They are part of the national fabric that holds our country together. They contribute to America in many ways, and deserve the same respect as any of us. I pledge to spread this message, and affirm our country’s principles of liberty and justice for all.
Posted by mfa on Tuesday, April 3rd, 2012
Last night I read the news announcing Saturday Night Live’s newest addition, comedian Kate McKinnon – the show’s first openly lesbian cast member. I felt really excited. I have been a fan of SNL ever since I arrived in the U.S. from Israel almost 8 years ago. SNL has been for me not only a source of entertainment, but also a place where I could learn about American pop culture and attitudes towards politics and current events. My favorite cast members from recent years have been the hilarious and multi-talented women performers – Tina Fey, Amy Poehler, Maya Rudolph, and Kristen Wiig. While all of those funny ladies have left a big mark on the show and have extended their talents to writing, producing, and starring in their own projects, they are still a minority compared to the number of men playing lead roles in comedy films, TV programs, and skit shows. There always seems to not be enough women comedians in mainstream American television, including SNL, so whenever new female cast members are added to the show, I take notice. As an advocate for gay rights, the fact that the new woman cast member is a lesbian made an even more positive impression on me. American society may be more open to gay people being part of the mainstream than ever before, but recurring controversies, such as the One Million Moms campaign against Ellen Degeneres, remind us of the fact that there are still plenty of homophobes in the country, and that they are very vocal about their views.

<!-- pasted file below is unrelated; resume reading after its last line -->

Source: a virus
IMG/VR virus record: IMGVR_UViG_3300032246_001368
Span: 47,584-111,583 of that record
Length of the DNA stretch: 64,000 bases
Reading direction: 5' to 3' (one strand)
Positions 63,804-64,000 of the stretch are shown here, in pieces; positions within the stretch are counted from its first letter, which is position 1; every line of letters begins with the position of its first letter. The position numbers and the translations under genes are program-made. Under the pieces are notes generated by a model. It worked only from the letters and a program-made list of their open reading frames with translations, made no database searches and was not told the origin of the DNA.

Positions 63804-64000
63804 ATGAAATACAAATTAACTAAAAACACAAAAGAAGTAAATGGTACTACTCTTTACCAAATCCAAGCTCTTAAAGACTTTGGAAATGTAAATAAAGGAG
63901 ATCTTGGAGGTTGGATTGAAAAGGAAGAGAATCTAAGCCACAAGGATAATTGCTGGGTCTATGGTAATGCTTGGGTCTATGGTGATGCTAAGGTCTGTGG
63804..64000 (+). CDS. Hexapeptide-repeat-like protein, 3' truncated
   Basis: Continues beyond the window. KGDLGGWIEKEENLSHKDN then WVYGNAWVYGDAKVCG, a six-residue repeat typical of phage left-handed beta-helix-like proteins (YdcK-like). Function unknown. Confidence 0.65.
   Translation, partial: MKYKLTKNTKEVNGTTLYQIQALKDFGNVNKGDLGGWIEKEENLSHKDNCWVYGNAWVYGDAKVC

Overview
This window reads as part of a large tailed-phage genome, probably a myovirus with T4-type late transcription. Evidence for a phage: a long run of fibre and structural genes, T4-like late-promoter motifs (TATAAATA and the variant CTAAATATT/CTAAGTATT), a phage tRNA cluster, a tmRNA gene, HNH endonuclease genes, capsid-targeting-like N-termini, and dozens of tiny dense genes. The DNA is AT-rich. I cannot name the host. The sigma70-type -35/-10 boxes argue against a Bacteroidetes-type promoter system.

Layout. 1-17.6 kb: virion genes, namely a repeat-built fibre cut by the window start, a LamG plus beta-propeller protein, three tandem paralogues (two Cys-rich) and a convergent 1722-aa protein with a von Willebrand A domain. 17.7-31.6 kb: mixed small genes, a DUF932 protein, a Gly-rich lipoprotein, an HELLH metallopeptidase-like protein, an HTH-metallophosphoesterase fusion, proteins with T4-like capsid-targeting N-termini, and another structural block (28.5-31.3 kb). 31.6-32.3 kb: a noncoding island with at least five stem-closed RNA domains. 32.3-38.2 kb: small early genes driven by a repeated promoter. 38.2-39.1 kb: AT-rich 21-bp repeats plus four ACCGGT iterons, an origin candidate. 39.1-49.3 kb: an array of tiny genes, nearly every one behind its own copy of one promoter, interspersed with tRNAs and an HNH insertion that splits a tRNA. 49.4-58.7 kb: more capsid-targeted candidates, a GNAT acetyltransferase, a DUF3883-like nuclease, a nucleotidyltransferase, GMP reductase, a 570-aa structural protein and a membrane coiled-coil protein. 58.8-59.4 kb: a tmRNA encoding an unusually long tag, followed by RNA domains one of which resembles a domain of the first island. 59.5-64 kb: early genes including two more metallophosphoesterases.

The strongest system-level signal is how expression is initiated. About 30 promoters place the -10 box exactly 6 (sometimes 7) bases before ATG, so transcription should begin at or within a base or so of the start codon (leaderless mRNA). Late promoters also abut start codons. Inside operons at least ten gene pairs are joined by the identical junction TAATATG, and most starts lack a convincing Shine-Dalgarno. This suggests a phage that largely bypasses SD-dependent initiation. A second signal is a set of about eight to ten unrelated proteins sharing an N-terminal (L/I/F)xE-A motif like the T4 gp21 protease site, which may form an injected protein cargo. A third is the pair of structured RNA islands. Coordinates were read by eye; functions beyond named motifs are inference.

This got me to thinking: if someone who’s as controversial as an openly lesbian comedian could land a spot on a mainstream program like Saturday Night Live, when will the time come for the first Muslim to be cast on SNL? The only performer who comes close to that at this time is Nasim Pedrad, who is Iranian-American. While she seems to have embraced her background and even drawn from it for her characters (prior to SNL Pedrad had a one-woman show called “Me, Myself and Iran” and on SNL she has played Christiane Amanpour and Azam Farahi), it is very difficult to find the answer to whether she is Muslim or not. Would it hurt her popularity if she was Muslim and open about it? Possibly. But that seems very unfair when you consider how open Jewish cast members such as Seth Meyers and Andy Samberg are about their religious and cultural background. I won’t complain about it being okay to be both openly Jewish and popular; after all, I’m Jewish myself, but the double standard does bother me. I firmly believe that everyone, regardless of their profession or role in society, should be able to feel proud about where they come from and what they believe in.